Become a FINRA Mediator
FINRA's highly-qualified national roster of mediators helps investors, brokerage firms and brokers effectively resolve their securities disputes.
We seek mediators with significant and relevant mediation experience and subject matter knowledge. We strive for our roster to be reflective of the communities that we serve, and we are committed to increasing its diversity.
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FINRA seeks mediators who meet the needs of the parties. We therefore focus on the following candidate qualifications:
Experience as a mediator:
- mediator training (multi-day training that includes role-playing techniques)
- four reference letters from service as a mediator
- certifications or membership on other mediator rosters
Subject matter experience:
- securities-related experience
- presiding as a neutral for securities matters in any dispute resolution forum
- service as a FINRA arbitrator
After you submit your application request, FINRA staff will send you a pre-screening questionnaire. Staff then reviews your responses to the questionnaire to see if you qualify to receive an application. If you qualify, staff will send you an application. Completed applications and letters of reference are sent to the Mediation Subcommittee of the National Arbitration and Mediation Committee (NAMC), which approves new mediators.
The FINRA credential gives mediators a competitive advantage as members of the leading securities mediation program. FINRA only admits mediators who meet our stringent qualifications, so parties are assured of the quality and expertise of FINRA mediators. Staff encourages parties in new disputes and ongoing arbitrations to try mediation—resulting in more opportunities for you.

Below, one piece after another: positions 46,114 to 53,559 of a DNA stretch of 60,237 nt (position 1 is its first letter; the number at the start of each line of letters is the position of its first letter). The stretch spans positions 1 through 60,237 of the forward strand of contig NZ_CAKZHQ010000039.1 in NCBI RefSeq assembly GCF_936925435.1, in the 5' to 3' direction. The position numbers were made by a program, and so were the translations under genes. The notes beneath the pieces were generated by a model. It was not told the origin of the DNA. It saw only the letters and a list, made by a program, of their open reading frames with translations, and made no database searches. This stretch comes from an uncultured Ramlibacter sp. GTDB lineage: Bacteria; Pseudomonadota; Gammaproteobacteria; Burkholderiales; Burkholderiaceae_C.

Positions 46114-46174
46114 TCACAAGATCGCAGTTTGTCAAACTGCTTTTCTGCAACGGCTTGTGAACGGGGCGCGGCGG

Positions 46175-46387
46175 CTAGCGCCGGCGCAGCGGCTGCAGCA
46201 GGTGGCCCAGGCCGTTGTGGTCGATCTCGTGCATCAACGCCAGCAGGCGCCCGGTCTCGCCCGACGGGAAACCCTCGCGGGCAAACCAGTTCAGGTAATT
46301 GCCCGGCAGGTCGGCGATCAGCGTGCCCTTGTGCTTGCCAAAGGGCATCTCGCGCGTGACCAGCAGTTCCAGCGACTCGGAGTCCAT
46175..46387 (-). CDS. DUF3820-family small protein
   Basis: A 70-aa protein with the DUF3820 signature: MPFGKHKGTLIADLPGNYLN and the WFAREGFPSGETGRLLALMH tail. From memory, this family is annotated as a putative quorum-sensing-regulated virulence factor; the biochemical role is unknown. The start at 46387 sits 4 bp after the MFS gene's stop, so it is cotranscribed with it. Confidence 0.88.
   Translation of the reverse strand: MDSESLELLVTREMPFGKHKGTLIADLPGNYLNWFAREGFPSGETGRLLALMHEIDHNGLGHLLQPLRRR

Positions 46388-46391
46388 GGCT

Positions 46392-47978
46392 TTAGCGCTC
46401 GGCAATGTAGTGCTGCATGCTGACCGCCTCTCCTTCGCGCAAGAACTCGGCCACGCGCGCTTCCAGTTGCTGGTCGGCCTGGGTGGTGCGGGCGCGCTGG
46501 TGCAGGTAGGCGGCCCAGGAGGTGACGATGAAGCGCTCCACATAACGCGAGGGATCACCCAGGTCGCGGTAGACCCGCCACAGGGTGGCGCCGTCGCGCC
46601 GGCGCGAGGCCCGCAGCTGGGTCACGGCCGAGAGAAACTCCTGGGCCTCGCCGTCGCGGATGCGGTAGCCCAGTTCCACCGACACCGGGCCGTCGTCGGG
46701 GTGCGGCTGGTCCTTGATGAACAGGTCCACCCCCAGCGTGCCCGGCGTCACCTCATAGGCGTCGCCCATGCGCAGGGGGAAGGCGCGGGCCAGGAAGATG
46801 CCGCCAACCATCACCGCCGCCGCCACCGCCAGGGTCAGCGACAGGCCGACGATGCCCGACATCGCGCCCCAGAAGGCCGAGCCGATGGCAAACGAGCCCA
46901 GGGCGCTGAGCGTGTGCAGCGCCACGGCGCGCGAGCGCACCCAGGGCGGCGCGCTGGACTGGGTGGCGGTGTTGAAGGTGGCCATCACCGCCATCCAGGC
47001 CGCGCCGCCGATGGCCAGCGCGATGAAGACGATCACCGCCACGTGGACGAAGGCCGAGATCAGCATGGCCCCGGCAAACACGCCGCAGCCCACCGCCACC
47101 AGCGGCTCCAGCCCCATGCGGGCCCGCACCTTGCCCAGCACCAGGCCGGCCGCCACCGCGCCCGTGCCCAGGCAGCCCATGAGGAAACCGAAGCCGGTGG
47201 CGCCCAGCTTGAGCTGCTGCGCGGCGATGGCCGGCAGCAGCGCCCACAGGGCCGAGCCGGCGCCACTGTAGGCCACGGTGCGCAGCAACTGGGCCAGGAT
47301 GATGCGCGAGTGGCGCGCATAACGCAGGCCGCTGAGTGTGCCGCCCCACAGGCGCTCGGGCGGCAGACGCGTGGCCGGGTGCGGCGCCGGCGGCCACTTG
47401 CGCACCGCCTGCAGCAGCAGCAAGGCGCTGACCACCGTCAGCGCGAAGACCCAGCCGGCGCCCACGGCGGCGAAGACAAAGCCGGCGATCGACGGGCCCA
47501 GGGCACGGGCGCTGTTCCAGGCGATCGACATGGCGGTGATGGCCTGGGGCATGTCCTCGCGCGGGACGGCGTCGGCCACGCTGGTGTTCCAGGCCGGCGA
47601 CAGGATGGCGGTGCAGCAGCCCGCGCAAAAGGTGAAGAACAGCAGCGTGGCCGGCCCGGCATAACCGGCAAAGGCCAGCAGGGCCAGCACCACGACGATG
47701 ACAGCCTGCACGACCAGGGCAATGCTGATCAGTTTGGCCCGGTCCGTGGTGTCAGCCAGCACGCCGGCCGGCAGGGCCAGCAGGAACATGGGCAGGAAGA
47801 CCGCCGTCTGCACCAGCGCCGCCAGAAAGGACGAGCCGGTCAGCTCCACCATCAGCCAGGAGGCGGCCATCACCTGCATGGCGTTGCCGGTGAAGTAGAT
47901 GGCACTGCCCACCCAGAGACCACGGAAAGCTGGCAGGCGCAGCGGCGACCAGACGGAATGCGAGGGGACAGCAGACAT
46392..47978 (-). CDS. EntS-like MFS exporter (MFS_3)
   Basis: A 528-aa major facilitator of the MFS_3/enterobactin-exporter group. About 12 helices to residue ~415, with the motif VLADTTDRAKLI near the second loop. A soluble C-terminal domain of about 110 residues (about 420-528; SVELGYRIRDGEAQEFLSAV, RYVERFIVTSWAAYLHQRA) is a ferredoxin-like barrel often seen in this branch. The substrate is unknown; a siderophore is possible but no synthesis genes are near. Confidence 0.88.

FINRA collects fees from parties and pays its mediators directly after the mediation concludes. FINRA mediators do not have to wait for the parties to submit payment. FINRA collects a simple flat fee of $150 at the conclusion of a mediation case.
Staff provides administrative support, including scheduling mediation sessions via Zoom, telephone, or in person, and collecting mediator fees and expenses. Mediation administrators work directly with parties to respond to questions about the mediation process. This service prepares parties for mediation and allows the mediator to focus on resolving disputes. Staff also ensures that all parties execute a Mediation Submission Agreement to establish the terms of the mediation in advance.
Mediators assist and guide parties toward their own resolution. A mediator does not decide the outcome. Instead, a mediator helps the parties understand and focus on the important issues needed to reach a resolution. FINRA’s mediators have securities expertise that helps them assess the strengths and weaknesses of each side’s case.
FINRA Mediators must conduct mediations in accordance with FINRA procedures, the Code of Mediation Procedure and the provisions of the Standards of Conduct for Mediators. Mediators must conduct a mediation in a fair and unbiased manner, and decline or withdraw from a mediation if the mediator cannot remain impartial. Mediators must avoid a conflict of interest or the appearance of a conflict of interest during and after a mediation, and maintain the confidentiality of a mediation.
Parties that agree to mediate often request a list of available mediators, which will include the Mediators' Disclosure Reports. The report provides parties with valuable information to help them decide who they would like to mediate their case. FINRA mediators are required to keep the information on their disclosure reports current using DR Portal.